Mr. Speaker, 100 years ago this month, American marines forged their legend as the world’s most effective fighting force as they halted the German advance in France at the Battle of Belleau Wood. Less than 6 months later, World War I came to an end, and this year we mark the centennial anniversary of the conclusion of the planet’s first global conflict.

There was nothing like it before its time. It was the 11th hour of the 11th day of the 11th month that all of the guns fell silent. After 4 years of war, 18 million people laid dead, 23 million others were wounded, and many of the old empires of Europe crumbled.

Often called the War to End All Wars or the Great War, the First World War left a long shadow over history which we can still feel today. But none experienced the horror of this war more than the 4 million Americans sent to fight over there in Europe and the families they left behind.

Their lives were immediately changed forever. The United States came late to the war, but when we arrived and restored hope to our European allies, we reached a defining moment in our history and world history. 

Until that time, America was not a great power as we are today, but with the arrival of our doughboys, they ushered in a new era of freedom in Europe. This was the beginning of the American century, the New World superpower, the United States. 

Our military saw that it was their duty as champions of liberty to help our allies in need and to make the world safe for democracy. They went to liberate, not to conquer. Our enemy was shocked. Our allies were stunned by the tenacious doughboys.  

The American doughboys changed the course of the war forever. Here in this photograph, we have Americans going over the top, as they say, over the top of the trench, charging into the guns of the Germans. 

When the Americans arrived, the Axis powers were slowly gaining power. With Russia’s premature exit from the war, German troops from the Eastern Front were able to be redeployed to the Western Front. 

In the Spring Offensive of 1918, the Germans threw everything they had at our British and French allies, hoping to end the war before the Americans entered that war. But they were too late. 

The U.S. troops rushed to the front, relieving their battle-weary comrades and stunning the Germans with the American fighting spirit. World War I is often considered the first modern war. 

Military technology made rapid advances, making the battlefield more dangerous than ever in history. The trench warfare was horrifying and brutal. Despite the dangers, our boys were eager to get into the fight. 

In June of 1918, the feared German Army was approaching Paris, France, but then they met the United States Marines at Belleau Wood. Mr. Speaker, when the Americans, the Marines, arrived on the battlefield, they encountered retreating French troops. 

A French colonel ordered the Marines to retreat as well, but the American captain commanding the 51st Company, 2nd Battalion, 5th Marine Regiment made it clear they weren’t there to experience defeat. He responded: ‘‘Retreat, hell. We just got here.’’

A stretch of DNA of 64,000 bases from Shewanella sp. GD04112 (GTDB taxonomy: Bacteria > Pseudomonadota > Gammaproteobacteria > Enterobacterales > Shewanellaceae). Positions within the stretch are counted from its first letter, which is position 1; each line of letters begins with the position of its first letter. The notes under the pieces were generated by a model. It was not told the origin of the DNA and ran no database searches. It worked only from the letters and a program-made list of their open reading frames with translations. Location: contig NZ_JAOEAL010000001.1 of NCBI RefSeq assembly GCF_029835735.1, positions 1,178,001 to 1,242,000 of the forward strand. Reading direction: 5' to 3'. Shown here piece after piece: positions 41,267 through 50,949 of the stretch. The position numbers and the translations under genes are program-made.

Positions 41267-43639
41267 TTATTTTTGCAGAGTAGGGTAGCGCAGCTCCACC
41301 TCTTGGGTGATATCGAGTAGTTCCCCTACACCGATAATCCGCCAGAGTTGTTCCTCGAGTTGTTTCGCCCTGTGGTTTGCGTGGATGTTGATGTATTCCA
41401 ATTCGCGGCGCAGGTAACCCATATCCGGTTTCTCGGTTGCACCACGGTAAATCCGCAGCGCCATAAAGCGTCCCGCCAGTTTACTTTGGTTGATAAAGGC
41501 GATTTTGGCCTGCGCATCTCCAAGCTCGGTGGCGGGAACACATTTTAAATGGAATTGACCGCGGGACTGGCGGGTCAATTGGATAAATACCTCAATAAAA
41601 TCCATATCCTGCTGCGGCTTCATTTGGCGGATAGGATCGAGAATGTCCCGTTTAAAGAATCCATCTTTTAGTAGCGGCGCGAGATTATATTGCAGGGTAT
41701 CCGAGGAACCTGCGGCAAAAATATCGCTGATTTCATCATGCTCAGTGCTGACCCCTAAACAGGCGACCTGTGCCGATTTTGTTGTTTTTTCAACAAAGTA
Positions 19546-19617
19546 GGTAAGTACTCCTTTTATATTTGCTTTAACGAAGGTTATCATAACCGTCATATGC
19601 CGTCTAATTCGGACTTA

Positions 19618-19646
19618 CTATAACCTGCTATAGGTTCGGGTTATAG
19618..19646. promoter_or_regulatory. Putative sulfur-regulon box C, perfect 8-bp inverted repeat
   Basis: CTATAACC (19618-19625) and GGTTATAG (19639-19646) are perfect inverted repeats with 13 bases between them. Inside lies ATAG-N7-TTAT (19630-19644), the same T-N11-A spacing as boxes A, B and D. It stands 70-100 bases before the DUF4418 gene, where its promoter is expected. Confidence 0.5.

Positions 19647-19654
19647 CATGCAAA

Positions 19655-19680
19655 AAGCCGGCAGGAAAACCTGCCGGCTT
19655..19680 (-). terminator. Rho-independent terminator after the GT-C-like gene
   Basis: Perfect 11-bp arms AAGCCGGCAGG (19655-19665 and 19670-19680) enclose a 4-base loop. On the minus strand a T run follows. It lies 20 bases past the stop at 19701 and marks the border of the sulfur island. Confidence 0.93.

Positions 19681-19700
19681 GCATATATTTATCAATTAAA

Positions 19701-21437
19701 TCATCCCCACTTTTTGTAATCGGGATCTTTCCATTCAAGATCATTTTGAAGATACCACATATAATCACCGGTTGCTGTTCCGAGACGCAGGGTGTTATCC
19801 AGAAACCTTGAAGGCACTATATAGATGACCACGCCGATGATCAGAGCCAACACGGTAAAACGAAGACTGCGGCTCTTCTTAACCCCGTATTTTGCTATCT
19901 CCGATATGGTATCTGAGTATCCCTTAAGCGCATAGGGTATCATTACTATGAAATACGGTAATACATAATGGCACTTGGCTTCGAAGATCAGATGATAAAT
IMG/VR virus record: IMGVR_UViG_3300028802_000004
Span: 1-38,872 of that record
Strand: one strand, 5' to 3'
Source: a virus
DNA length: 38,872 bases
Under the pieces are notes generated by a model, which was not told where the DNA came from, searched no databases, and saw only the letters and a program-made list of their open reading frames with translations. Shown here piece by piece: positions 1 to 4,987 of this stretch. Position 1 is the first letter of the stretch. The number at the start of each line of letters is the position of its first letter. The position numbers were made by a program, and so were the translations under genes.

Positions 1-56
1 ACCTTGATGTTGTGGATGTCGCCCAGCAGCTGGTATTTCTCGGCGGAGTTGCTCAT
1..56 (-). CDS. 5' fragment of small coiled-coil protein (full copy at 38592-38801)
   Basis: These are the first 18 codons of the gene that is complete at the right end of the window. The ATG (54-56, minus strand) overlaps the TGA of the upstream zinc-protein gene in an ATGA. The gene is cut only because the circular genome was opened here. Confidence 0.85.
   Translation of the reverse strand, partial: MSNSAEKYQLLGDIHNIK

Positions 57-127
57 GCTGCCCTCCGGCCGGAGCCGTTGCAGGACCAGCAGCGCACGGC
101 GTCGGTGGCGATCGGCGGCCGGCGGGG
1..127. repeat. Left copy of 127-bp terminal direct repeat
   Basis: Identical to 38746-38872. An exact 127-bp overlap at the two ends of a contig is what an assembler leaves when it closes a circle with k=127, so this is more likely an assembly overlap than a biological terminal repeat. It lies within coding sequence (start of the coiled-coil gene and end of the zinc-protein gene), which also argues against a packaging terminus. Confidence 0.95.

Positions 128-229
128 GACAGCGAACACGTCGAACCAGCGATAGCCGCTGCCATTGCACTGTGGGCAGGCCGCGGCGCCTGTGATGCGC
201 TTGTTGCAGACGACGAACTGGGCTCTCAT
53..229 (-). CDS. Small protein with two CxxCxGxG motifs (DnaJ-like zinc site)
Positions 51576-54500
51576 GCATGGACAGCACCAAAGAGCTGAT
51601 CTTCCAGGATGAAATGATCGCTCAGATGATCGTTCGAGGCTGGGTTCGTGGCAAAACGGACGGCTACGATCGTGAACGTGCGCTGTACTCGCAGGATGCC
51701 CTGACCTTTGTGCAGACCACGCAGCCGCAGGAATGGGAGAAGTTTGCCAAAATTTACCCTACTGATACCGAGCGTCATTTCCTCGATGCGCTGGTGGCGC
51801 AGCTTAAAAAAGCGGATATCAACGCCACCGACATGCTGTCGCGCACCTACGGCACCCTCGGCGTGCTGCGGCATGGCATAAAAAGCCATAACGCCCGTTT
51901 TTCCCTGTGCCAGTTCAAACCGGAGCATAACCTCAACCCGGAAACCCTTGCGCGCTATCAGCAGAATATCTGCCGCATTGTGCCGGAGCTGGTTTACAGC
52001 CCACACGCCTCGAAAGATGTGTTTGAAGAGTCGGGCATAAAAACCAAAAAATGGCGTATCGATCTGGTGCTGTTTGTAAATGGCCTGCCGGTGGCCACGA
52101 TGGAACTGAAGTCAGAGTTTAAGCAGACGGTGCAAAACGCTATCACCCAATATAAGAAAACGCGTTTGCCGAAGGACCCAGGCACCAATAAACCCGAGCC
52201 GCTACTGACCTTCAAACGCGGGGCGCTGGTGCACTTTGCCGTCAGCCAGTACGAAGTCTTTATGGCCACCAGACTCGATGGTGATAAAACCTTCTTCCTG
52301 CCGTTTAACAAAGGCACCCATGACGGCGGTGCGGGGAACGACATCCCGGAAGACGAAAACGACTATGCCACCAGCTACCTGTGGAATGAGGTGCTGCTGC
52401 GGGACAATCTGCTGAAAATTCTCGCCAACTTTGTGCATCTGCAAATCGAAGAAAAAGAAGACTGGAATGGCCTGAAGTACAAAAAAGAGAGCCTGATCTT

The battle was costly for our Marines, but it broke the German Army’s advance and its will to fight. From then on, the Germans only lost. The Allies quickly mounted a successful counteroffensive to push the Germans back into Germany, and the war was over, 100 years ago this year.

We must not forget those who sacrificed so much to make the world a better place. During the war, 116,516 Americans were killed.

Another 200,000 were wounded. Thousands more died when they returned to the United States with the Spanish flu that they contracted when they were over there. While none of the 4 million courageous Americans who answered the call are with us today, their legacy lives on. 

I am pleased that last year we finally—finally, after 100 years—broke ground on a new memorial here in the Nation’s Capital to honor all of those who served in the great World War I. Mr. Speaker, I commend the World War I Centennial Commission on which I once served for their highlighting of our World War I troops.

Now, after 100 years, the memorial will be built in D.C. for those who served, those who returned, those who returned with the wounds of war, and those who did not return. We are giving these great Americans the honor they rightfully deserve here in Washington, D.C.

There are no more of the battlefield- weary troops that served in the great World War I. The last one was Frank Buckles, who died at 110, a friend of mine, and it was his desire to see a memorial built here in Washington for all of those friends of his who served in World War I.

So, finally, we are doing that, and the sacrifice of those Americans for this Nation will be preserved in bronze and stone in the heart of this city; for the worst casualty of war, Mr. Speaker, is to be forgotten. 

And that is just the way it is.